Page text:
It’s very easy, when you have work you’re procrastinating from, to spend ages fiddling about with the formatting or minor changes and feel like you’ve accomplished something. Write is completely simple and uncomplicated, with the bare minimum of options which does wonders for combating distraction and maximising the amount of time spent writing. It’s only available through Windows 8 (boo, hiss) but it’s still pretty decent.
#1 – Storybook 2.1.15
Holy wow do I love this program. This is built for far longer projects, and if I were to try to list the vast number of functions it has we’d be here all day. Put very simply, however, Storybook is a database designed to help you organise every single little facet of your story – characters and their relation to one another, locations, time frames, background details, the list goes on. It makes it so much easier, when piecing together a longer project, to keep track of what you’ve written and how it fits into the story; making it easier to write out of chronological order. It can be complicated to use at first, the user interface being rather crowded with a million and one options, but once you get the hang of it, it’s so so worth it.
NB: So for some reason scheduled posts stopped working, meaning the last three entries didn’t post at all. Just gonna keep going as normal because now I have a three-day backlog. Here’s Monday’s.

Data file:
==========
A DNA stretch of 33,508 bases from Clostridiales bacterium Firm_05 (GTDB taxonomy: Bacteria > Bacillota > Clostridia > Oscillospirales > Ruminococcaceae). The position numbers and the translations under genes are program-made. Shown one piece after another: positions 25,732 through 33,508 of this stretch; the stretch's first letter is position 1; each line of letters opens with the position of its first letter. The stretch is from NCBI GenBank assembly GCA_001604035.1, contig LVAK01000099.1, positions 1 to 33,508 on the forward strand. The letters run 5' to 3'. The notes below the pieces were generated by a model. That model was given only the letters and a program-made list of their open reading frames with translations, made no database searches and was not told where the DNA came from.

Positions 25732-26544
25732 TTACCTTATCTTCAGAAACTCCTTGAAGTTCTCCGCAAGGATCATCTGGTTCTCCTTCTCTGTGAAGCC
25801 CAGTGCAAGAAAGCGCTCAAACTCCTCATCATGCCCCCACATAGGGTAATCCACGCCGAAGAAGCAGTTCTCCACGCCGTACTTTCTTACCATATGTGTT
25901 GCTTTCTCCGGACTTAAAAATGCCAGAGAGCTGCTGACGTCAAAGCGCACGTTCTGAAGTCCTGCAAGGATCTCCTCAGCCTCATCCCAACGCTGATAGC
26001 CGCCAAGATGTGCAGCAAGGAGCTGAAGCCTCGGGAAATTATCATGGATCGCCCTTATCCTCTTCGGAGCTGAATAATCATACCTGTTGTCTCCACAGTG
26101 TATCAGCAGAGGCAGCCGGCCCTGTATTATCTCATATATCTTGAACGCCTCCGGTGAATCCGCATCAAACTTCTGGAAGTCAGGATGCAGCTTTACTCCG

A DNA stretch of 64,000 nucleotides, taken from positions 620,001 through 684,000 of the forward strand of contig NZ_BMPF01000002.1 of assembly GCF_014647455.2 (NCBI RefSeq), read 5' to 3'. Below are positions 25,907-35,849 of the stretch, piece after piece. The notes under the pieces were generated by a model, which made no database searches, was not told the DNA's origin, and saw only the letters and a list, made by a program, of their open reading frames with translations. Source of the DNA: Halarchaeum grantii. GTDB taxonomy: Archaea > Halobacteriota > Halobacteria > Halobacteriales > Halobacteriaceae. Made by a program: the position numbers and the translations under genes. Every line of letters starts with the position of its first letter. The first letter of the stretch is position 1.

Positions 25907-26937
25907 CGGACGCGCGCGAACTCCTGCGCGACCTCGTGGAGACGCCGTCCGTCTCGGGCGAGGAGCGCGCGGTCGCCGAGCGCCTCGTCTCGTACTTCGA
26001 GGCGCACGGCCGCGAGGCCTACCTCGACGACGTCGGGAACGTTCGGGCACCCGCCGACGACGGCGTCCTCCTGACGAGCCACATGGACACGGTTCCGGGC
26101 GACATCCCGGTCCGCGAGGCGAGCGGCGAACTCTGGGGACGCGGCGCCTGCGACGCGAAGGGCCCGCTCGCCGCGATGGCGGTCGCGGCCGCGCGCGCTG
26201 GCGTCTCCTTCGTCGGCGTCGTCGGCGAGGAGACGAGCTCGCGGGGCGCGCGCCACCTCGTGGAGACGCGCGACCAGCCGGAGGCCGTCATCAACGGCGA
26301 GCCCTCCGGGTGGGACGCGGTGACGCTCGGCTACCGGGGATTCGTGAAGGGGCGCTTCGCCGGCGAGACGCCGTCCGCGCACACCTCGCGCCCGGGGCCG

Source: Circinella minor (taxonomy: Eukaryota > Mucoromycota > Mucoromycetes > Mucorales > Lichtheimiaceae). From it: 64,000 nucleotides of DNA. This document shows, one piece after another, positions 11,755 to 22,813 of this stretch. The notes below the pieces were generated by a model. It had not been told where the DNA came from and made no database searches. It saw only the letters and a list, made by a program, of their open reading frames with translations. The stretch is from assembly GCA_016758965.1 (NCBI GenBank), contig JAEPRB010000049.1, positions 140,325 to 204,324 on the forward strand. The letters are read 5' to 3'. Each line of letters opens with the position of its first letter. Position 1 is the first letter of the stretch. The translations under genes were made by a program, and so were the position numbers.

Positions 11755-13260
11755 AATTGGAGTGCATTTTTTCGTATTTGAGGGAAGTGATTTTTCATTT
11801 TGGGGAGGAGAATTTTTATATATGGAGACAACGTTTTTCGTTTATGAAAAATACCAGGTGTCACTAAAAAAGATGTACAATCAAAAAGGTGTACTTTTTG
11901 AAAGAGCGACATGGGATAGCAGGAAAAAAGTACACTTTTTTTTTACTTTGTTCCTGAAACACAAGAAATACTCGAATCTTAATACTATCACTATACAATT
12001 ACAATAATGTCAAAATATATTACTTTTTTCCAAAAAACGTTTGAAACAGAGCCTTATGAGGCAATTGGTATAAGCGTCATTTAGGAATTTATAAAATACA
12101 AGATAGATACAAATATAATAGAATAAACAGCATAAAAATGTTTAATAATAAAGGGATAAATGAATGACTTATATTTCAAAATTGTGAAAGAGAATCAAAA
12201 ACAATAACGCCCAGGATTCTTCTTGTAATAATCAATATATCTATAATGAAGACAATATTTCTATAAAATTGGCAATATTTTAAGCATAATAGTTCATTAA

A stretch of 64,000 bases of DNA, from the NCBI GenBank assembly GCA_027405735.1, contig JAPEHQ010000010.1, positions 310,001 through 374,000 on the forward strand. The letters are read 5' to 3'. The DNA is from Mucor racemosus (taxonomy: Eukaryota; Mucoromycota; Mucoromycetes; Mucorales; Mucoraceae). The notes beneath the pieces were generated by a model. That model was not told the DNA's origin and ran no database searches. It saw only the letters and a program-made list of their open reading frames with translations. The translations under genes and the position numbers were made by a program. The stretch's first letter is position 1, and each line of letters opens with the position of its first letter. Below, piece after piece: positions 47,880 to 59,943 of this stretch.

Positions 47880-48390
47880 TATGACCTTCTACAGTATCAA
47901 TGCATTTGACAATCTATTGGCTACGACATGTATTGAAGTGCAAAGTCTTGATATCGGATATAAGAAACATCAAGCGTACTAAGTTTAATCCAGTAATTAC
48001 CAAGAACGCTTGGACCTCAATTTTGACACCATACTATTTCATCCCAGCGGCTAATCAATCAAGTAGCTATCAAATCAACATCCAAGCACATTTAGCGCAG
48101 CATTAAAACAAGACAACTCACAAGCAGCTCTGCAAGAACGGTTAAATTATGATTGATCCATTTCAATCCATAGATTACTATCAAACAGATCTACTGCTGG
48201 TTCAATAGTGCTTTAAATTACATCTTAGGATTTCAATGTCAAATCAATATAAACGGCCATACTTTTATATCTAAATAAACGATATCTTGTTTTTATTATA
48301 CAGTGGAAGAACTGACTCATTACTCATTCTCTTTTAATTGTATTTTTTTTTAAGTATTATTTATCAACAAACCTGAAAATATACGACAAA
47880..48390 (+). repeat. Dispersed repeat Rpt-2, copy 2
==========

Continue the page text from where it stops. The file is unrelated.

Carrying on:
“Get back in the kitchen and make me a sandwich,” he says.
I sigh exasperatedly, heading into the kitchen. I stand in front of the counter, palms upturned to the heavens, eyes pitch-black as I invoke the darkest magicks to help me with this task.
There is a strangled sound of alarm as he realises that he is suddenly smaller and more rectangular. His skin is shedding golden-brown crumbs, his tongue is now a slice of wafer-thin ham, and where he once had hair there is now a small handful of organic lettuce.
I have made him a sandwich.
For more information on “In For A Penny”, or for further entries, click here.
NB: There’ll be no In For A Penny posts on days when I do “proper” ones. Found this bit of flash-fiction in the depths of my documents folder. I’m counting it as an unofficial addition to “Tales of the Number 52 Bus” because it’s based on a thing that happened in my first term of uni.